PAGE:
Therefore I had started to learn basic Russian about a month before the trip, using a 30 day fast-track course from Langenscheidt, the Babbel.com Android app, some language podcasts and by watching TV news in Russian. After about three weeks I hoped that I would be able to decipher the most important things on documents, be able to introduce myself, and ask for directions. Later I would find out that this amount of preparation was actually not in vain.

Flights and immigration

On a very grey and cloudy day I went to Frankfurt Airport as usual, hoping that the weather would be much better in Russia…

The flight from Frankfurt Airport to Moscow Sheremetyevo was uneventful. The immigration officer checked the visa, printed the migration card, and that was it. I was in.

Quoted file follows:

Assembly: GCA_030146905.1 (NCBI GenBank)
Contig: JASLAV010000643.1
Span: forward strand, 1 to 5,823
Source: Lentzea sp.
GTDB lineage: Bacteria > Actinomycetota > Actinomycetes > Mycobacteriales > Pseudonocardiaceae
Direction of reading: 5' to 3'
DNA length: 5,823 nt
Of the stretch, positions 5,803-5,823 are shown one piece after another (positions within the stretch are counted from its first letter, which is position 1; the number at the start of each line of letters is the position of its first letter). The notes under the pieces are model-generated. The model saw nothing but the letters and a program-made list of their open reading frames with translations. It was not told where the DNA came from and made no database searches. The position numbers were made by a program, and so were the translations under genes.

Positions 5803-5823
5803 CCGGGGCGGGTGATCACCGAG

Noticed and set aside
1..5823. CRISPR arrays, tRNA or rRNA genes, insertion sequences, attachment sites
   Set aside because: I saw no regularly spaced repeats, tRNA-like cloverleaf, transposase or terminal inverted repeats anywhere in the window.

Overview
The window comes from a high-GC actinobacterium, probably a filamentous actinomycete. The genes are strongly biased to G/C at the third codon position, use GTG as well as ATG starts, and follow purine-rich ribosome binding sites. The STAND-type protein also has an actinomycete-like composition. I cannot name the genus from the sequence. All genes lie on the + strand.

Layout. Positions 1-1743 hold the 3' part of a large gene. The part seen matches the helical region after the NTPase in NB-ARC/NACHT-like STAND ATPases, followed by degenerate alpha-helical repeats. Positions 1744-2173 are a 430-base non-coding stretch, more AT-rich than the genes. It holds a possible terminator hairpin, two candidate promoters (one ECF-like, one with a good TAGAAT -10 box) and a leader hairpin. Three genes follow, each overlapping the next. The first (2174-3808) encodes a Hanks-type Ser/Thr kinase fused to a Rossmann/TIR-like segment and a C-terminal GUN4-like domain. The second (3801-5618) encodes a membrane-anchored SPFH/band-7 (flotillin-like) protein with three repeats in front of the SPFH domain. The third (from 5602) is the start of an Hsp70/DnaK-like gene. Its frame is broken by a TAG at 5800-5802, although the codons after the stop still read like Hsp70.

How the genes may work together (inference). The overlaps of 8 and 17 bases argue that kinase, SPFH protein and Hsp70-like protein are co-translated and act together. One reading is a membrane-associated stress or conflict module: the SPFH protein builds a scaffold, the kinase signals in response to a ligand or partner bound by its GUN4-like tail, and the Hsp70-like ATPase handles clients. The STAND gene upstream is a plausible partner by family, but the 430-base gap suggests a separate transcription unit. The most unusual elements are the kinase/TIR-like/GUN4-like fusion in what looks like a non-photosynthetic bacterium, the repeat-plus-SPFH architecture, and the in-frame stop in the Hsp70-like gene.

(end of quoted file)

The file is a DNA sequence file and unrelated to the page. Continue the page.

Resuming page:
The Terminal in Moscow looked new, the shelves and vending machines were full with “western” products and russian souvenirs. I couldn’t (yet?) find any of the President Putin devotionalia they always show on german TV, though.

The connecting flight to Yekaterinburg was uneventfull as well. The only thing I noticed was that the airplane was now larger than the one coming from Frankfurt, and more seats were occupied. I would have somehow expected that Frankfurt – Moscow was a busier route than the domestic route Moscow – Yekaterinburg.

Three time zones from Frankfurt I finally reached my hotel at around 22:00 PM. The taxi from the airport to the city center cost 700 Rubles (about eleven euros).

Since my body was still on central european time it wanted dinner, and I went to take a look at the inner city. There I discovered these exotic establishments:

The Russians clearly still hate the west 😉